You know that sinking feeling in the pit of your stomach? The feeling that you've just made a godawful mistake, but it's already too late to turn back?
Yeah. That was the feeling I had.
Whoever it had been, I could tell just at a glance that they wouldn't be getting up again. Even in a world that doesn't always operate by conventional standards, no one could lose that much blood and survive. So much for survivors. I couldn’t leave now, though: if whatever was responsible for the carnage got out, it might threaten the rest of the city. I wasn’t having that.
Oh, , I thought. I suddenly felt very tired. And this was supposed to be my day off, too.
I gradually became aware that the air in the hall was dense and humid- almost stifling. The ventilation system must have been shut off, maybe in an attempt to keep the unknown contaminants from spreading.
Aside from the persistent hum of the light strips, the hallway was oppressively quiet. Because of this, and the way acoustics carried, every step I took sounded as loud as a gun being discharged. I hugged the wall and crept along the corridor. There were doors interspersed along the walls, each one set with a window of fogged glass. I tried peering through them, but all I could see were vague approximations of offices: furniture, potted plants, little else. Most rooms were locked when I tried the handles, and I didn’t dare open them by force lest the sound attract unwanted attention.
As I proceeded, following the smear on the ground, it became clear that whatever had happened here, there had been a hell of a struggle involved. Some of the fogged-glass windows were cracked; others spattered with blood and some kind of tacky, unidentifiable goo that clung to my fingertips in threads when I touched it. Doors were hanging drunkenly from their hinges. Bullet holed lined the walls in increasingly erratic patterns, as if the people using them had stopped trying to fire in controlled bursts and resorted to simply spraying everything in the vicinity with slugs.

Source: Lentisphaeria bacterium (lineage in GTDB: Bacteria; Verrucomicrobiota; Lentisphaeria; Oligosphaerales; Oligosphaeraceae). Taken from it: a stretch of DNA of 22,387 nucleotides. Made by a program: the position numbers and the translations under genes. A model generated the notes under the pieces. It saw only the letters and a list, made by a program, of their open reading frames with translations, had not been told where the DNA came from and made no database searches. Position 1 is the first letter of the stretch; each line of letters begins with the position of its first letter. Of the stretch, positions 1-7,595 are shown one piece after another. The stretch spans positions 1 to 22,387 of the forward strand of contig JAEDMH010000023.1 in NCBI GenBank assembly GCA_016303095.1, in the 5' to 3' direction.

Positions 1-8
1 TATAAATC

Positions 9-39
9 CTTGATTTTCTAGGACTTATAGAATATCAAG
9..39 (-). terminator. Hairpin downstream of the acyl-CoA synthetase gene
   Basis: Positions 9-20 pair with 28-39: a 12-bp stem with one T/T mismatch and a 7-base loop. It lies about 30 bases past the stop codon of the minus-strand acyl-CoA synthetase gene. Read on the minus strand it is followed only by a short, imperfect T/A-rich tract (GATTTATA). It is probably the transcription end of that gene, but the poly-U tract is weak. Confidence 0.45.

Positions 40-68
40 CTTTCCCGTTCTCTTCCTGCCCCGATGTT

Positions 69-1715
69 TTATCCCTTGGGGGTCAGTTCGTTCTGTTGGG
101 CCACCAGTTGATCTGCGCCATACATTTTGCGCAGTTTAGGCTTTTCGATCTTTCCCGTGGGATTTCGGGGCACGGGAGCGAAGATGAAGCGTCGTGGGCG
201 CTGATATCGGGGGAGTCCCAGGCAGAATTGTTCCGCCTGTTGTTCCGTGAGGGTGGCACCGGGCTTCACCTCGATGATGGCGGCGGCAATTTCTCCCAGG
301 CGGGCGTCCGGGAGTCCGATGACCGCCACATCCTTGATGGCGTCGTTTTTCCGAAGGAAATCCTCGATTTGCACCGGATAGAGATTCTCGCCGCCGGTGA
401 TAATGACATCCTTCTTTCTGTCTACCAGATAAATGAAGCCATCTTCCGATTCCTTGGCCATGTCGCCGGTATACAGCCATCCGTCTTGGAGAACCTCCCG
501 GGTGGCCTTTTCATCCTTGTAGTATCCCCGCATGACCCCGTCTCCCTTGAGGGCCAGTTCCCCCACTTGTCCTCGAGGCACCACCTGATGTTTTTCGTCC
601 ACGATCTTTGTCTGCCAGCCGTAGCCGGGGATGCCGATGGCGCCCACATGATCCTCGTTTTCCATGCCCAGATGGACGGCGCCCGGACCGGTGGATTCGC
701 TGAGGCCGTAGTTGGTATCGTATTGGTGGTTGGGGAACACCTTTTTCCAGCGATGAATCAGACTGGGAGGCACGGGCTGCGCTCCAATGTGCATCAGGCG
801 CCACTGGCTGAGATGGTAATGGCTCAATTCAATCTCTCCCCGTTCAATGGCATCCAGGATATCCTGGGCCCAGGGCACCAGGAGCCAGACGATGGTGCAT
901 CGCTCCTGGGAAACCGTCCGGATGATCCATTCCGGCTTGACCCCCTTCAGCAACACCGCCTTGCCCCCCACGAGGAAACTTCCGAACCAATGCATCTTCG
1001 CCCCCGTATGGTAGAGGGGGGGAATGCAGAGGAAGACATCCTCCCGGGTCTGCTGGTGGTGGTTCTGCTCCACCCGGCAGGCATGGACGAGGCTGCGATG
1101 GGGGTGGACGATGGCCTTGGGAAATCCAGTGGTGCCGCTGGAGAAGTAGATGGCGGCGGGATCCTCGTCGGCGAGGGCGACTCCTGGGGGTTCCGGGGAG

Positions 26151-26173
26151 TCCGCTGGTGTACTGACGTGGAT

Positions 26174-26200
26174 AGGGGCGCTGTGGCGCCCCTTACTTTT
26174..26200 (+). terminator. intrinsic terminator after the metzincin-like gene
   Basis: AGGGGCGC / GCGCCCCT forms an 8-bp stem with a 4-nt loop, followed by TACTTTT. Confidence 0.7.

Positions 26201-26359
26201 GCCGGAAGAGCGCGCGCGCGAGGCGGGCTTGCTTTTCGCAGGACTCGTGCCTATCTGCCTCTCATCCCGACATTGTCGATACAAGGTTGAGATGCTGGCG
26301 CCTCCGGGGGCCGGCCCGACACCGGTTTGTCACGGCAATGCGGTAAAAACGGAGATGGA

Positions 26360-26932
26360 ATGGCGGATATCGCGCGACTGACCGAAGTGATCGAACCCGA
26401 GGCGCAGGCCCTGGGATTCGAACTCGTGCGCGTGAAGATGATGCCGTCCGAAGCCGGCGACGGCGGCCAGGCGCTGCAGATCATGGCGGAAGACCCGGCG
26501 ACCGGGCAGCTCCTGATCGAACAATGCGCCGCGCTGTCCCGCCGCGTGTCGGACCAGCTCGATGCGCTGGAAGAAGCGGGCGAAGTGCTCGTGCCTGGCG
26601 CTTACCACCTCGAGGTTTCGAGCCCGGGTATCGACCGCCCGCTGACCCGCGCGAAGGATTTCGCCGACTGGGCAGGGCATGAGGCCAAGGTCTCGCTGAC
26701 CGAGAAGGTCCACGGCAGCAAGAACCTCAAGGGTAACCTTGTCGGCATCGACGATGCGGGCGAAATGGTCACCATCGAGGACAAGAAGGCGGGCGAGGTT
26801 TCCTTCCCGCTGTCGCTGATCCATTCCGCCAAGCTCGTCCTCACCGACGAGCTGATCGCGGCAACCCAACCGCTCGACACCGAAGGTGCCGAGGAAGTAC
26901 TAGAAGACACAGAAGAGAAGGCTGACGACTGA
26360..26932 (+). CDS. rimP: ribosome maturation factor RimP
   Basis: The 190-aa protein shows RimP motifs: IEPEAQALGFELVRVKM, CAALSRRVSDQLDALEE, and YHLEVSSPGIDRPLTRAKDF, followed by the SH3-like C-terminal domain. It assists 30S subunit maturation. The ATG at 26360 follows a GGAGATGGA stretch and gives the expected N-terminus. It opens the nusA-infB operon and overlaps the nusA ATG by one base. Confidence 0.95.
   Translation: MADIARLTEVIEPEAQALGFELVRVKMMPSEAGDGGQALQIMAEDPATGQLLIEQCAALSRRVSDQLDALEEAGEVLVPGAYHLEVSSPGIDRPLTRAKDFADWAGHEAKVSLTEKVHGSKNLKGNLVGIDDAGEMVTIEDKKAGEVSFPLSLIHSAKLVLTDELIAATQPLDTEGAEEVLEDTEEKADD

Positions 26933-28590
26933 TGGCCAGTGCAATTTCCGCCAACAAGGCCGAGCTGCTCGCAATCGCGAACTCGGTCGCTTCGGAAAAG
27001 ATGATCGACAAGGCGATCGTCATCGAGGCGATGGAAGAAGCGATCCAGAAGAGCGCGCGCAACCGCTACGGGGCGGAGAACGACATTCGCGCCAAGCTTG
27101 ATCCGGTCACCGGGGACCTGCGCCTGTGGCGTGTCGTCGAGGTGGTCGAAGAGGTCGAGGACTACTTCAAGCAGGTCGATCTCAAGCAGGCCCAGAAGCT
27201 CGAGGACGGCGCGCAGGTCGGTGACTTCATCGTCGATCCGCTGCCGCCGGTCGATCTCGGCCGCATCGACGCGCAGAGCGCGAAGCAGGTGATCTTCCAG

Eventually, I found myself leaning against a broken door that I could move. Shouldering it aside, I poked my head into the room and immediately wished I hadn’t.
It had been a small, private laboratory at one point, I thought. Cabinets and drawers lined the walls, and there were whiteboards on the far wall decorated with incomprehensible diagrams. In the center of the room, a low metal table, possibly intended to hold chemistry equipment, had been set up.
There was a woman lying on top of it. Early forties, average height, skin that was probably dusky at some point but had gone pale and grayish from blood loss.